years

127
PRINCIPLES OF INVESTMENT
  • What is The Market?
  • By market we usually understand the place where
    buyers and sellers gather together to agree on
    price
  • By The Market we infer U.S. stock market
  • Specifically, The Market means the Dow Jones
    Industrial Average (DJIA)
  • DJIA was created in 1889 by compiling stock
    prices of larger, important companies and
    calculated indexes to track the performance of
    the U.S. stock market.

128
PRINCIPLES OF INVESTMENT
  • Major stock market indexes
  • Dow Jones Industrial Average (DJIA) market index
    tracks the performance of 30 large companies that
    are headquartered in the U.S.
  • Standard Poor 500 (SP500) tracks the
    performance of 500 larger-company U.S. stocks.
    SP500 is a larger and more representative index
    of the larger company stocks in the U.S.
  • Others NASDAQ (technology), Russell 2000
    (smaller company stocks)
  • Many industries have their own indexes
    (utilities, banks, etc.)
  • Many countries, such as Japan, the United
    Kingdom, Germany, etc., have indexes that reflect
    markets performance in that particular country.

129
PRINCIPLES OF INVESTMENT
  • Reasons to use indexes
  • Gives an opinion on peoples expectation of
    future financial performance of publicly traded
    companies
  • Compares a particular companys stock performance
    with the entire market
  • Explains the movement in a stock price compared
    to indexes
  • Industry indexes would show the direction in
    which a particular stock from that industry
    moves
  • Industry indexes are more narrow than DJIA or SP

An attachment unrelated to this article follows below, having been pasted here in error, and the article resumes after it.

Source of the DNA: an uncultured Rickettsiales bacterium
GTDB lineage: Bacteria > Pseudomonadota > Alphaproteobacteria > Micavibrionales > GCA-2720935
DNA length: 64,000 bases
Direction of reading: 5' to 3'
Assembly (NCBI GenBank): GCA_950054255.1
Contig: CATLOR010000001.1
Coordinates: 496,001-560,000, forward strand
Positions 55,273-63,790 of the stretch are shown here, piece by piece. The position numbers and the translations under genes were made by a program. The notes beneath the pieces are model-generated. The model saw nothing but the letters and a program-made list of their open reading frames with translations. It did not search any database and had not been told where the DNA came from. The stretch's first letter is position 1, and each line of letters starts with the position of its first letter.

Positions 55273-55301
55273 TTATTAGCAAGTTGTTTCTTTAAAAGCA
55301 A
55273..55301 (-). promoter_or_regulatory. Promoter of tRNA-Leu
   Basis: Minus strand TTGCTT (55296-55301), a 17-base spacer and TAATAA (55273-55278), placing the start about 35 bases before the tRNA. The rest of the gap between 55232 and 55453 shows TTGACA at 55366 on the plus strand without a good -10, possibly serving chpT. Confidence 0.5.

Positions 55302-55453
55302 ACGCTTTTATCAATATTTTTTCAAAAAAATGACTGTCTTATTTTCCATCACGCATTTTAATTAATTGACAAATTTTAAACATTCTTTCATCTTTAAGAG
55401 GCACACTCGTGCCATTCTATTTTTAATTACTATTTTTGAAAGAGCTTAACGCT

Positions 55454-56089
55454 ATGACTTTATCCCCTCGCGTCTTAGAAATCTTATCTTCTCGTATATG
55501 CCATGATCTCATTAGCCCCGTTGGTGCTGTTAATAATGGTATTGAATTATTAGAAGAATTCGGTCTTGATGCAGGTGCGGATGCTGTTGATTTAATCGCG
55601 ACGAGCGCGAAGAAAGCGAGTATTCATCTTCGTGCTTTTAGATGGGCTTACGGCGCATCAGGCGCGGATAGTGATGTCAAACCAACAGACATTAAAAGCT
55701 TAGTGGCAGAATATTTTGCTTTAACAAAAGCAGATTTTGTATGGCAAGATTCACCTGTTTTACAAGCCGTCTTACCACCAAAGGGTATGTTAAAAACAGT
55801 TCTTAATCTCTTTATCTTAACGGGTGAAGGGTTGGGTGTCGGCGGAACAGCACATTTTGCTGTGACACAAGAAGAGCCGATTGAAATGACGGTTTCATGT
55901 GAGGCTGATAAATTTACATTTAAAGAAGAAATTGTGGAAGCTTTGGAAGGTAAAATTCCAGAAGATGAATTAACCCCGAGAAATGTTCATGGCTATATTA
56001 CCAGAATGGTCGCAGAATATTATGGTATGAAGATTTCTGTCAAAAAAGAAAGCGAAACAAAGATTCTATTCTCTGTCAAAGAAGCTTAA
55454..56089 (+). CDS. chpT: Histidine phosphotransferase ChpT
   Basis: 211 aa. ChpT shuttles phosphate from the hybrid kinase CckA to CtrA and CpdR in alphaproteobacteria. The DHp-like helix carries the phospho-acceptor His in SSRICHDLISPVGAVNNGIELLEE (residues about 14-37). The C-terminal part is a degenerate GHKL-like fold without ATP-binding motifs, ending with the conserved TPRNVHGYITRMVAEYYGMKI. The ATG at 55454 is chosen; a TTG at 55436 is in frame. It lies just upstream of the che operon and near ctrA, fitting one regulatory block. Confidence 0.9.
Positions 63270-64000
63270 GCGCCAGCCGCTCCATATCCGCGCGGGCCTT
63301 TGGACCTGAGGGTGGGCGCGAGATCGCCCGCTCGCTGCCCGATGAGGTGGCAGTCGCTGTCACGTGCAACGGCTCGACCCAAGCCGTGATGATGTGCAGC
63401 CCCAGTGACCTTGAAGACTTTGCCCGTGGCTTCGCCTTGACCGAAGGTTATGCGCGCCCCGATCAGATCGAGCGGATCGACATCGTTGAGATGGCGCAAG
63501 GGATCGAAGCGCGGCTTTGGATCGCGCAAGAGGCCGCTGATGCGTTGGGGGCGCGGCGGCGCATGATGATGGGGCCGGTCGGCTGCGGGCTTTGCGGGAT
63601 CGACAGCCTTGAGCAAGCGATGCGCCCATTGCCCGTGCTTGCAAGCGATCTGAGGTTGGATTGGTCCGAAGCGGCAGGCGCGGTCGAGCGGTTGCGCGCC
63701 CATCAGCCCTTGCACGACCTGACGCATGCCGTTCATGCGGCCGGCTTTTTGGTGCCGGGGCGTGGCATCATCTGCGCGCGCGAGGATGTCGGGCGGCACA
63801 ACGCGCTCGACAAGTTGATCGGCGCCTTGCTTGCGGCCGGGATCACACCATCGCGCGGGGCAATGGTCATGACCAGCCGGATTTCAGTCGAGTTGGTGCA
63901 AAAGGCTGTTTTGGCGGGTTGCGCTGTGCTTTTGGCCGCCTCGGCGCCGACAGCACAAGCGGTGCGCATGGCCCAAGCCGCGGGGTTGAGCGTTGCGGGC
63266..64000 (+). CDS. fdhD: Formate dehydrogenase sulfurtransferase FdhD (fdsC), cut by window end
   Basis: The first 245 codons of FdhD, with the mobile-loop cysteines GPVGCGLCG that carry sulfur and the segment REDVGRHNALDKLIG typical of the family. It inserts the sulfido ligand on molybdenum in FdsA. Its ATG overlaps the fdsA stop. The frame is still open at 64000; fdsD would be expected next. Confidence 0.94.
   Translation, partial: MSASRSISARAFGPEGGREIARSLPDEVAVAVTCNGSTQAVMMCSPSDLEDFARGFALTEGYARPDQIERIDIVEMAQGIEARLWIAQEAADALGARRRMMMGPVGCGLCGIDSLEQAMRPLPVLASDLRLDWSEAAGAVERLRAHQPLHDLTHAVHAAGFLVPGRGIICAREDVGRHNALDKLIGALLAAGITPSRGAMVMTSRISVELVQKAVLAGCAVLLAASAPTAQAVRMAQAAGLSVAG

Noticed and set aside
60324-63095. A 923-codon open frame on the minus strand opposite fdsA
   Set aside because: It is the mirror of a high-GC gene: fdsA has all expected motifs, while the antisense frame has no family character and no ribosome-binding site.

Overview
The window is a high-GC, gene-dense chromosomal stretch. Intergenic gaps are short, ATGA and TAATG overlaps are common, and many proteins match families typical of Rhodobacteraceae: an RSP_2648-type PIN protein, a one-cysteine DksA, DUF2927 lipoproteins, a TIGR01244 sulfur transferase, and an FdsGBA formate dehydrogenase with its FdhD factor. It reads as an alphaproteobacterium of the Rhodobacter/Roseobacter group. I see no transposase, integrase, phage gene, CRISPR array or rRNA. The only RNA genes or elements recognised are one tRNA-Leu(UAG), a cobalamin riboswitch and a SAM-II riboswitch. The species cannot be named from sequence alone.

500

130
PRINCIPLES OF INVESTMENT
  • Buy LOW and Sell HIGH
  • The basic concept of investment is to buy when
    the price is low and sell when the price is high
  • How low should the price fall to buy a stock?
  • How high should the price go to sell a stock?
  • This basic concept is hard to implement in
    practice
  • Statistics show that smaller investors tend to
    sell heavily after major declines and start
    buying after major price increases

131
PRINCIPLES OF INVESTMENT
  • How do I buy LOW and sell HIGH
  • The simplest and best way to get a return in the
    stock market is to consistently and regularly
    feed new money into building a larger portfolio
  • In these cases, when the market goes down, its
    time to buy more shares
  • The danger of timing the market is that you may
    be out of the market when the it goes up and
    in the market when it declines

132
PRINCIPLES OF INVESTMENT
  • Price-earning ratios
  • On its own, the price per share of stock is
    meaningless
  • The price-earnings ratio (P/E) compares the level
    of stock prices to the level of corporate
    profits
  • P/E ratio shows the willingness of an investor to
    pay the price for a particular stock
  • P/E ratios can be calculated for a particular
    stock as well as for the entire market

133
PRINCIPLES OF INVESTMENT
  • Calculating price-earning ratios